This is more than a coincidence — the quakes were likely caused by slipping at these fracture points, said the study's lead author Tom Watters of the Smithsonian Institution.

New analysis of ‘moonquakes’ indicates the moon isn’t dead

New analysis of ‘moonquakes’ indicates the moon isn’t dead We tend to think of the moon as the archetypal “dead” world. Not only is there no life, almost all its volcanic activity died out billions of years ago. Even the youngest lunar lava is old enough to have become scarred by numerous impact craters that have been collected over the aeons as cosmic debris crashed into the ground. Hints that the moon is not quite geologically dead though have been around since the Apollo era, 50 years ago. Apollo missions 12, 14, 15 and 16 left working “moonquake detectors” (seismometers) on the lunar surface.

A new study suggests the moon may have been active much more recently than previously thought. Moonquakes and lunar tectonic activity offer insights into the moon 's history " The moon may not only have been tectonically active recently, but may still be tectonically active today," Watters said.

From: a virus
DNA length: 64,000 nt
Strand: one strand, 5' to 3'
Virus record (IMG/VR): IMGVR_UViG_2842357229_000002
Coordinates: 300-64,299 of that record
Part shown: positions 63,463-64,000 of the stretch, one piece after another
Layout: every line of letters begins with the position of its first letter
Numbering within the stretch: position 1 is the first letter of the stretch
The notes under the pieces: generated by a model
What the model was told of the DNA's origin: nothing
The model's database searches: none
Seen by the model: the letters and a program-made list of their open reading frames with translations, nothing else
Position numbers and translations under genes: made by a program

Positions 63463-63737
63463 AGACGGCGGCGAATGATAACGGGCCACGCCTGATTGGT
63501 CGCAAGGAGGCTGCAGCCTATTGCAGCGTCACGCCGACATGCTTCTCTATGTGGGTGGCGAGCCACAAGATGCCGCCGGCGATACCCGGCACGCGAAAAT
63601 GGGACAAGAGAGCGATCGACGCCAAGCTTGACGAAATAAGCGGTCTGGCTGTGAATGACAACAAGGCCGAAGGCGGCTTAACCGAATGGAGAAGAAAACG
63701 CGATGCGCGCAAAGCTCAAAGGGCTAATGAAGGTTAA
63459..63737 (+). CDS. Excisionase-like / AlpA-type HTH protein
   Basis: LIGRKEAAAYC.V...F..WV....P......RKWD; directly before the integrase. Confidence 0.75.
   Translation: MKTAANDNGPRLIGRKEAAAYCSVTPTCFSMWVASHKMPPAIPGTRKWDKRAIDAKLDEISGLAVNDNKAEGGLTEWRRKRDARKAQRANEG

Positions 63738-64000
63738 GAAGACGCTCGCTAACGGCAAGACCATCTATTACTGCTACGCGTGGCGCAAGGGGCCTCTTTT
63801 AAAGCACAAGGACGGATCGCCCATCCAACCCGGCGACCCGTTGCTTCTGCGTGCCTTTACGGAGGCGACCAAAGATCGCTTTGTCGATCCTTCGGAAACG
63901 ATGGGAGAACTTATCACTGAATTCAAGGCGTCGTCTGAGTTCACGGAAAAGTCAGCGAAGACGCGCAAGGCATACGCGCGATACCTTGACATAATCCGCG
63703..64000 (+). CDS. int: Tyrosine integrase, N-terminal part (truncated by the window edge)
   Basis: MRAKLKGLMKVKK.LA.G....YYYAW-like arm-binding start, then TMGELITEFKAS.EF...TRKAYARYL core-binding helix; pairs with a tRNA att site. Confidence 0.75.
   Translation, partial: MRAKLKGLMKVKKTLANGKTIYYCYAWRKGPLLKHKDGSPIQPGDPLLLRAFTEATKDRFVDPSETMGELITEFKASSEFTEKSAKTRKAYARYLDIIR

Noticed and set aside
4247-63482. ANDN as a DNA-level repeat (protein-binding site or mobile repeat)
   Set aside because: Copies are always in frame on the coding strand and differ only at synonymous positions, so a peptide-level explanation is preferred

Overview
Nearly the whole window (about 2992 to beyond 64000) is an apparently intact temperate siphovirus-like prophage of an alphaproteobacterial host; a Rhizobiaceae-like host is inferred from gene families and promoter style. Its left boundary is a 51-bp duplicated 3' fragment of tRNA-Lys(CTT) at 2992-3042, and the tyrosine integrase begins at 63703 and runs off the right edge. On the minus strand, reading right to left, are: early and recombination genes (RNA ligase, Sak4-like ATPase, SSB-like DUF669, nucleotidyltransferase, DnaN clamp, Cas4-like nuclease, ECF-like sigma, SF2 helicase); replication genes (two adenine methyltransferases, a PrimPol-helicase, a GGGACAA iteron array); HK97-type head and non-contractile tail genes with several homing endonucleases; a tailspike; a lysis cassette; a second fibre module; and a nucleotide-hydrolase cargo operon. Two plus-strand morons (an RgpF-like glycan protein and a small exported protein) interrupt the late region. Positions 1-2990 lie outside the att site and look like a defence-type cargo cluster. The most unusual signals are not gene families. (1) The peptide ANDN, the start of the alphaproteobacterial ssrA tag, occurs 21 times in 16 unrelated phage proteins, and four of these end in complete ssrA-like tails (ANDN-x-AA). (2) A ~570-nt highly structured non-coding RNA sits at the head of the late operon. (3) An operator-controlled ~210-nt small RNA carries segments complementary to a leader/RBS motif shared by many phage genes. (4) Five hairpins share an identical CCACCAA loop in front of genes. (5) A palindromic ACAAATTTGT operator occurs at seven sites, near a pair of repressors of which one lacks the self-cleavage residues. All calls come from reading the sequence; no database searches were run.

Moonquakes detected by seismic sensors installed during the Apollo missions support the notion of recent activity on the moon , researchers added. " The moon may not only have been tectonically active recently, but may still be tectonically active today," Watters said. Models of how the moon

"It means the Moon has somehow managed to remain tectonically active over its 4.6 billion years," Dr Watters said.

The fault scarps are "young" in that they are less than 50 million years old.

"The primary force creating what we now know is thousands of young fault scarps is cooling of a still-hot lunar interior," he said.

"This cooling results in global contraction of the Moon.

"We have to figure out how small rocky bodies like the Moon can retain their interior heat over billions of years."